How to Secure Great Letters of Recommendation for Grad School
If you’re applying for a master’s program, you know that obtaining graduate school letters of recommendation is a critical part of the process. However, unlike your resume or personal statement, you can’t control the final product. That makes choosing the right recommenders even more important.
An effective letter gives the admissions team insight into your potential as a graduate student and a professional, so you need to be sure to ask the right people to represent you. You may feel awkward or unsure about how to ask for letters of recommendation for grad school, but this task doesn’t have to be an uncomfortable one.
Keep reading for some actionable advice that will help you get the best possible graduate school recommendation letters to bolster your grad school application.
Who should write letters of recommendation for grad school?
Most programs will require 2-3 letters of recommendation be included with any grad school applications. Read each program’s directions carefully, as many programs stipulate whether your letters should come from academic or professional connections.
Once you understand the guidelines, it’s time to start thinking of who to get letters of recommendation from. What matters most is that the person you’re engaging with has worked with you before in some capacity and can speak to specific traits about you that make you qualified for the program you’re applying to.
When making your list, keep these tips in mind:
- Choose someone in a relevant field. If you are applying to a Master of Science in Educational Leadership program, it may not make sense to ask your Intro to Music professor from freshman year.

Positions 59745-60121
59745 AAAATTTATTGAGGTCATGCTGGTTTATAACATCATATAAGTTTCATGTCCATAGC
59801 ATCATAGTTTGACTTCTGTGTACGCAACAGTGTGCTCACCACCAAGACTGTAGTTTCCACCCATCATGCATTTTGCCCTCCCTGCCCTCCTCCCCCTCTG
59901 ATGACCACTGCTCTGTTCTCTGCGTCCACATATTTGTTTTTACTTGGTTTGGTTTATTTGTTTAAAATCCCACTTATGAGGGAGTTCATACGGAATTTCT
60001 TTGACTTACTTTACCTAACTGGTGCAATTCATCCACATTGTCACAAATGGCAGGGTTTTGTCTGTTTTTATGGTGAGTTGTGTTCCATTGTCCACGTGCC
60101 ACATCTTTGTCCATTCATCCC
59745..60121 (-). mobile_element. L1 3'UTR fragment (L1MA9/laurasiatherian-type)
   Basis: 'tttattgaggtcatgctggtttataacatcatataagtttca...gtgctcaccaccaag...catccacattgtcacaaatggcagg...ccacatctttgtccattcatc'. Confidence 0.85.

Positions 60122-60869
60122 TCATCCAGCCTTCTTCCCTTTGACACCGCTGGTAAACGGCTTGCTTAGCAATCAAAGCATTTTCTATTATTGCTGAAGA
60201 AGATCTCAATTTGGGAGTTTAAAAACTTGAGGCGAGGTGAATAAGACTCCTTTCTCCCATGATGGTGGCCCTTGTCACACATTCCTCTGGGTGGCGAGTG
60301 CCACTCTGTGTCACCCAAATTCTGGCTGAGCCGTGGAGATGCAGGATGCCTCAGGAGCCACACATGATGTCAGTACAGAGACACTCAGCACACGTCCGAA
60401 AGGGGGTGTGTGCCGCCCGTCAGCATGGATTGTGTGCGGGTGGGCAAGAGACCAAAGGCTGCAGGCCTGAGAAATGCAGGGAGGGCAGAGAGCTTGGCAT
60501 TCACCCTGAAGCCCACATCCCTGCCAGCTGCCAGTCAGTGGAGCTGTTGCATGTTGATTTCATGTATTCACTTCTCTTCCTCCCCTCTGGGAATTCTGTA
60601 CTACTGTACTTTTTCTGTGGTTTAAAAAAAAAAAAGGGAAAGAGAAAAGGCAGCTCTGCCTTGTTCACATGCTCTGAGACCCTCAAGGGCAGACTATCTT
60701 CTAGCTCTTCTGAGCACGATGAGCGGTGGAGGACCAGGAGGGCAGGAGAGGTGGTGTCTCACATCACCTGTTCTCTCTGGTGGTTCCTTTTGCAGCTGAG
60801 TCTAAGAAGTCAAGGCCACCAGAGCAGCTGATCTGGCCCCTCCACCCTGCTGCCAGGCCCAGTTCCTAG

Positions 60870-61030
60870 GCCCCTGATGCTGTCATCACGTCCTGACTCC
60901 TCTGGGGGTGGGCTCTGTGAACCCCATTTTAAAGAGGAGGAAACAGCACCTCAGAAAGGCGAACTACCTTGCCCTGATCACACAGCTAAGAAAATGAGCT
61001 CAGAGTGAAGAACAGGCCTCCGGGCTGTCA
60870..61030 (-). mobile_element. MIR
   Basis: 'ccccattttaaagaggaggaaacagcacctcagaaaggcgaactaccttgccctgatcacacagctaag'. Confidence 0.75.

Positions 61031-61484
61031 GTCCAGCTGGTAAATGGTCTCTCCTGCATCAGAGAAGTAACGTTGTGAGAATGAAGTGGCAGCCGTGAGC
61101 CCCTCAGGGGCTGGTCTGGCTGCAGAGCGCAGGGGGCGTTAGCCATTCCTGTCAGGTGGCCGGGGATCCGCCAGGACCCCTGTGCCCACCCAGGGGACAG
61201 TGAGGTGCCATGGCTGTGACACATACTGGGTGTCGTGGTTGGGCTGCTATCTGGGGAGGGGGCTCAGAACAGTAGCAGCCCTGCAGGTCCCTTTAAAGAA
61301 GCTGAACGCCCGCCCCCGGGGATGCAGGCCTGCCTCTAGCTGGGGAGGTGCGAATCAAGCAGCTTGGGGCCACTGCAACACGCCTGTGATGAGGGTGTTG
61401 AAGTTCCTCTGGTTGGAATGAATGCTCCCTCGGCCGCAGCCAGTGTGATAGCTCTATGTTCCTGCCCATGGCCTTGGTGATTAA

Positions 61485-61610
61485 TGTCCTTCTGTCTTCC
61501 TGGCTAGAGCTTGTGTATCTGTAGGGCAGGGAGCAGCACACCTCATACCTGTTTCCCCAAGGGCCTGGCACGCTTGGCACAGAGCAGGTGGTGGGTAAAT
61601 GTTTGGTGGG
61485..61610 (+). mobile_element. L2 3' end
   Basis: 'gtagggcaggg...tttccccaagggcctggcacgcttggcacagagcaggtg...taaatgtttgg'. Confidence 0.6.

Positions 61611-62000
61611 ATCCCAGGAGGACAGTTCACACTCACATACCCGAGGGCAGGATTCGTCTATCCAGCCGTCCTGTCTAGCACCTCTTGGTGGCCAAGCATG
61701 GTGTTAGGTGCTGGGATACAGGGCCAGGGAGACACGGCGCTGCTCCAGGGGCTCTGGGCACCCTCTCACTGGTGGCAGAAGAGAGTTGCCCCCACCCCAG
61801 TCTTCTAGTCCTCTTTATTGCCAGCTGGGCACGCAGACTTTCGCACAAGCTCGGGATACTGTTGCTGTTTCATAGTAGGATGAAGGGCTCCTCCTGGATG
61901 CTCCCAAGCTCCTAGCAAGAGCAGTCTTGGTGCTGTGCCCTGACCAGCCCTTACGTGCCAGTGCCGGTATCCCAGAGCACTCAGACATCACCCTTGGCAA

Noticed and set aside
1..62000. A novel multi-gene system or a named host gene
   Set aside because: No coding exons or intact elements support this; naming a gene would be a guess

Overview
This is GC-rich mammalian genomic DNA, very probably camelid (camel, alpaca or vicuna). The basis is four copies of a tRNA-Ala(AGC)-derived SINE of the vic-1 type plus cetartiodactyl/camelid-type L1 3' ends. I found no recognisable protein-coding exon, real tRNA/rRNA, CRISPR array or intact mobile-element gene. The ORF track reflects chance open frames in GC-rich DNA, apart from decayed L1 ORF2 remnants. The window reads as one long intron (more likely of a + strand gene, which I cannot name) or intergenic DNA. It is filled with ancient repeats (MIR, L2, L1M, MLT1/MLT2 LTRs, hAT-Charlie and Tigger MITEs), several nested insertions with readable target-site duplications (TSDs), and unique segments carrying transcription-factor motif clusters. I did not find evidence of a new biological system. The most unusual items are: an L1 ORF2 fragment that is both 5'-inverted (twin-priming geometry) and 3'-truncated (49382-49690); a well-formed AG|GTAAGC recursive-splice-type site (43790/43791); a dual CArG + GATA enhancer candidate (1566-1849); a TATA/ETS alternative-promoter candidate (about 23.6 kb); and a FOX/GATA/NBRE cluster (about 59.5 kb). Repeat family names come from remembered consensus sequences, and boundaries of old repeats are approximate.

- Seek out a variety of individuals and identify “roles” for them. Your letter writers will help to represent you, so rather than choosing three people who all know you in the same way, think about who can help represent different aspects of your achievement and potential. Let them know if you want them to highlight a particular accomplishment, project or skill.
- Select people who know you well. Sometimes students make the mistake of thinking that having a letter written by someone with a reputable name is impressive. But regardless of how renowned a person is, if they don’t know you well enough to write more than a vague statement or two, it probably won’t have a significant impact on your application.
Consider reaching out to professors or mentors with whom you have a close relationship. They will be able to speak about you in detail. The best kinds of people to ask include:
- Professors who taught you recently and/or taught subjects that are relevant to the program you’re applying for.
- Mentors or supervisors who can speak to your strengths or about challenges you’ve overcome.
- A professional colleague or manager who can share about your success and habits in the workplace.
How to ask for a recommendation letter
Now that you have ideas of who you can reach out to, you may be wondering how to ask for a letter of recommendation for grad school. It’s best to make this request in person, but these days that may not always be possible. You may need to communicate virtually via email, but that doesn’t mean you should treat “the ask” informally.
Keep the following considerations in mind as you begin approaching potential letter writers:
- Give your recommender(s) plenty of advance notice (4-6 weeks, ideally). Faculty members are usually quite busy, and writing a strong, personalized recommendation letter takes a significant amount of time. If you ask them a week before the deadline, they may still agree to write it, but the lack of time you gave them to prepare may be reflected in the quality of the letter.